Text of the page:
The idea that targeting government assistance to geographic areas with specified characteristics, as opposed to targeting government assistance to people or businesses with specified characteristics, would result in more effective outcomes had its origins in a British experiment in urban revitalization started during the late 1970s. In 1978, Sir Geoffrey Howe, a Conservative Member of Parliament, argued for the establishment of market-based enterprise zones that would provide government regulatory and tax relief in economically distressed areas as a means to encourage entrepreneurs "to pursue profit with minimum governmental restrictions."15 With the support of Prime Minister Margaret Thatcher's Conservative government (1979-1990), by the mid-1980s, more than two dozen enterprise zones were operating in England. Evaluations of the British enterprise zones' potential for having a positive effect on the long-term economic growth of economically distressed areas suggested that providing tax incentives and implementing regulatory relief in those areas were "useful but not decisive economic development tools for distressed communities."16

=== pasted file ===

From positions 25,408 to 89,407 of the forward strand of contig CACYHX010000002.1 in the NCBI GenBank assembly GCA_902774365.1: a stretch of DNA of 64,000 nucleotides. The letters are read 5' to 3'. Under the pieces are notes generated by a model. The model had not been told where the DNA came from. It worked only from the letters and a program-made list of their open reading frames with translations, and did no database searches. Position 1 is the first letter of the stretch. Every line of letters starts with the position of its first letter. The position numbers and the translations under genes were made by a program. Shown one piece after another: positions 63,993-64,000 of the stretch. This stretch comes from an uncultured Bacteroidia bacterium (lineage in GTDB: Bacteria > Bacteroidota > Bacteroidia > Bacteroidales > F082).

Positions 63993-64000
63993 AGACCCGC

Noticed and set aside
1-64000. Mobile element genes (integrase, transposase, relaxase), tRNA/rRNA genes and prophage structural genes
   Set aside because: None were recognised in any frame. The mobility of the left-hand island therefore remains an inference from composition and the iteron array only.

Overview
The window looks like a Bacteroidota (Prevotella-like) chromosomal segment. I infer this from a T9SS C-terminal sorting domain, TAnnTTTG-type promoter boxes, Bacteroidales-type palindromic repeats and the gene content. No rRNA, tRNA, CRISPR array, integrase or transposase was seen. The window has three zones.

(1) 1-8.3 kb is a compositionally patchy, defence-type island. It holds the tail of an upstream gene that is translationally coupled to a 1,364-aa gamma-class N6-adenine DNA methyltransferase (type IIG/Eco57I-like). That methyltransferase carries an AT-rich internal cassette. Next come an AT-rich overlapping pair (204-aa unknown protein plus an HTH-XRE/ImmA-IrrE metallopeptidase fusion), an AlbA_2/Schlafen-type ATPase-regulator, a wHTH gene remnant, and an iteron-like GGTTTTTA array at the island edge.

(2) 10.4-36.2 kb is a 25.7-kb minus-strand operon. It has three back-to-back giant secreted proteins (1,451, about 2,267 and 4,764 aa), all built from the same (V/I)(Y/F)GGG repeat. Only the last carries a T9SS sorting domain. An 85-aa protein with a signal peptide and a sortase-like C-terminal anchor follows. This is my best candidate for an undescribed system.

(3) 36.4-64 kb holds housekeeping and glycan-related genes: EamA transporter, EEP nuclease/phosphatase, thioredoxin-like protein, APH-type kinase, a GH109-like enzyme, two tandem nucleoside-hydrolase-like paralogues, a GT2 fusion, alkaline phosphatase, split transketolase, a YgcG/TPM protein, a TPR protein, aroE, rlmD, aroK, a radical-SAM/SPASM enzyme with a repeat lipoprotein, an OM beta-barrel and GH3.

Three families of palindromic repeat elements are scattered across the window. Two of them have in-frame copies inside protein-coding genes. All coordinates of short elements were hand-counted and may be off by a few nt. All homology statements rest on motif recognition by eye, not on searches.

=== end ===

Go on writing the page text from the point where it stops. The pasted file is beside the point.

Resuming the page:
In the United States, the idea of targeting regulatory and tax relief to economically distressed places appealed to some liberals who had become frustrated by the lack of progress some economically distressed communities had experienced under conventional government assistance programs, such as federal grant-in-aid programs. They tended to view the idea as a supplement to existing government assistance programs. Some conservatives also supported the idea of providing additional regulatory and tax relief to geographic areas because it generally aligned with their views on reducing government regulation and taxes. They tended to view this approach as a replacement, as opposed to a supplement, for existing government assistance programs.17 As a result, support for targeting federal assistance to economically distressed places came from a diverse group of individuals and organizations that were often on opposing sides in other issue areas. Some of its leading proponents were the Congressional Black Caucus; the National Urban League; the National League of Cities; the National Association for the Advancement of Colored People; President Ronald Reagan; Republican Representative Jack Kemp, who introduced the first enterprise zone bill in Congress in May 1980 (H.R. 7240, the Urban Jobs and Enterprise Zone Act of 1980); and Democratic Representative Robert Garcia, who cosponsored with Representative Kemp H.R. 3824, the Urban Jobs and Enterprise Zone Act of 1981.18